The Plot: Stockholm, 1970. Acclaimed Italian director Luchino Visconti arrives in the city to cast a teenage boy in his film adaptation of Thomas Mann’s novel Death In Venice. The boy will play Tadzio, the unobtainable but not obscure object of desire of Gustav, the dying composer. Visconti zeroes in on 15-year-old Bjorn Andresen, whisking him away to the glamour and artifice of a film set in Venice. But Andresen is unprepared for the glare of the media and the resulting fame that comes with instant stardom when the film premieres in 1971. Thrust into the limelight, he becomes an object for the media – changing his life forever…
The Verdict: Like the main character in Death In Venice, the film industry has always had an obsession with youth and nurturing young talent for stardom on the big screen. In some cases, it’s worked out well for the likes of Saoirse Ronan due to her solid parental support structure. For others like Shirley Temple, the industry lost all interest once she grew up and was no longer the cutesy kid. There are cautionary tales here about how a young person is able to process the unrelenting nature of fame and learn to live with it – for better or worse. Documentary feature The Most Beautiful Boy In The World focuses on what happened to teenager Bjorn Andresen before, during and after he was cast in Death In Venice and how fame affected the rest of his life. Being in the film immortalised him, James Dean-style, as a young adolescent with a striking look. Or as his openly gay director Luchino Visconti grandly proclaimed, ‘the most beautiful boy in the world’.
It’s therefore a surprise to see Andresen now, virtually unrecognisable as a haunted sixtysomething who looks more like Gandalf The Grey. The intervening years have not been kind to him in more ways than one. He remains deeply troubled by the way he was thrust onto the world stage at such a young age, with little parental support due to a father he never knew and a tragic mother who left him too early. It was a different time, when children were treated differently on and off the set among adults. Directors Kristina Lindstrom and Kristian Petri frame their documentary in two parts. The first focuses on the mad early years when Andresen found fame ‘a living nightmare’ as he jetted off to Japan where they went gaga for him, putting him in cheesy chocolate commercials and pop songs. Everyone wanted a piece of him and he lost a little piece of himself along the way. It’s a fascinating insight into how the film industry is responsible for molding an attractive youth into a commodity – ‘a wandering trophy’ as Andresen puts it.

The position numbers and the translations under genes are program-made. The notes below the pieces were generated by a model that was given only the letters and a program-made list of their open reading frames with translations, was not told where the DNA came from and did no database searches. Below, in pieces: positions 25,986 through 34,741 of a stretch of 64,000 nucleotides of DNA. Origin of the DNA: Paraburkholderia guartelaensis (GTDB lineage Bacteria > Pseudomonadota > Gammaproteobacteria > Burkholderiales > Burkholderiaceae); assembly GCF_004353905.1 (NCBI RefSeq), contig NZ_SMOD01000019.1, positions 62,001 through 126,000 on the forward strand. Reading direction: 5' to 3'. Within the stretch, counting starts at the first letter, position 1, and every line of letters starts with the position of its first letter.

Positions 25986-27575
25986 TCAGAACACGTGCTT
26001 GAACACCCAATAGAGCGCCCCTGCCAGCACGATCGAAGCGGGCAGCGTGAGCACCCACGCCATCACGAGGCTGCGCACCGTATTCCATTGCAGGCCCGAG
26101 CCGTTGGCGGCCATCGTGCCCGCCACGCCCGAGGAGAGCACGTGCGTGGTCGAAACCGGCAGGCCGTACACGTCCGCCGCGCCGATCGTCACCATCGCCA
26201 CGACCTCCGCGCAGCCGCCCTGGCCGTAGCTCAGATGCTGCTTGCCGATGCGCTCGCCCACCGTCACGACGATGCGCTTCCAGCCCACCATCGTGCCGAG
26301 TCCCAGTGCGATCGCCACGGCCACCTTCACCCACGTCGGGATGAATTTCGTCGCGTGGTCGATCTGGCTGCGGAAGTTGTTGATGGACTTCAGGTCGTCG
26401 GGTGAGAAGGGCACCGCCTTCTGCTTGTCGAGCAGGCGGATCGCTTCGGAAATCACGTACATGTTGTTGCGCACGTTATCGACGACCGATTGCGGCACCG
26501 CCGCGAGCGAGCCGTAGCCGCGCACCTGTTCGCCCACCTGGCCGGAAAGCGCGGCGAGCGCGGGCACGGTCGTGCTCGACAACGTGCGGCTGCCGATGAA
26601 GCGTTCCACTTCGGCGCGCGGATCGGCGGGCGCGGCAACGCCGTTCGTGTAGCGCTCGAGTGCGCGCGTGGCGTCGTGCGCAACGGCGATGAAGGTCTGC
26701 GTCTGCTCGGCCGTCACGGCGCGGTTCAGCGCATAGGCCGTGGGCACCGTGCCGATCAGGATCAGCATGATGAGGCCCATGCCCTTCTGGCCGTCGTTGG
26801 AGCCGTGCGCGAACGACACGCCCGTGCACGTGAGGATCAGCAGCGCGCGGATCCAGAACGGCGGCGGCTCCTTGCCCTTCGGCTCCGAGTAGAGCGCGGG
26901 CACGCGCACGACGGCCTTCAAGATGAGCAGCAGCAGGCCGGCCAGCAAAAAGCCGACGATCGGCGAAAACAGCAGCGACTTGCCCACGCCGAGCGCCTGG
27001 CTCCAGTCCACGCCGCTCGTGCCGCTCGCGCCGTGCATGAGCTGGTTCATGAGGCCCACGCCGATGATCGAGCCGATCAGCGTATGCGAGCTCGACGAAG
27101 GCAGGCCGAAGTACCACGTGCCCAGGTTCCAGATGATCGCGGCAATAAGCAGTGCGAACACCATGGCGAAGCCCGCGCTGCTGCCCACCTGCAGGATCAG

The second, more involving half focuses on Andresen’s later years as he struggles with his inner darkness and loneliness. While still making film appearances (he was recently in Midsommar), he doesn’t think of himself as an actor. Lindstrom and Petri dig deeper into his past and unearth the cold reality that Andresen was never really comfortable with showbusiness and what his image meant to people who didn’t know what he was going through. Lindstrom and Petri gently tiptoe around these issues, suggesting just enough to be thought-provoking in our more enlightened times when child welfare on set is paramount. The archive material here is a time capsule, so it’s up to the modern footage to round out Andresen’s story – which it does in a restorative manner as we learn more about his new family. Perhaps one more for the cinephiles, The Most Beautiful Boy In The World is a cautionary tale of the dark side of fame and how objectification in the film industry can affect young men just as much as their female counterparts.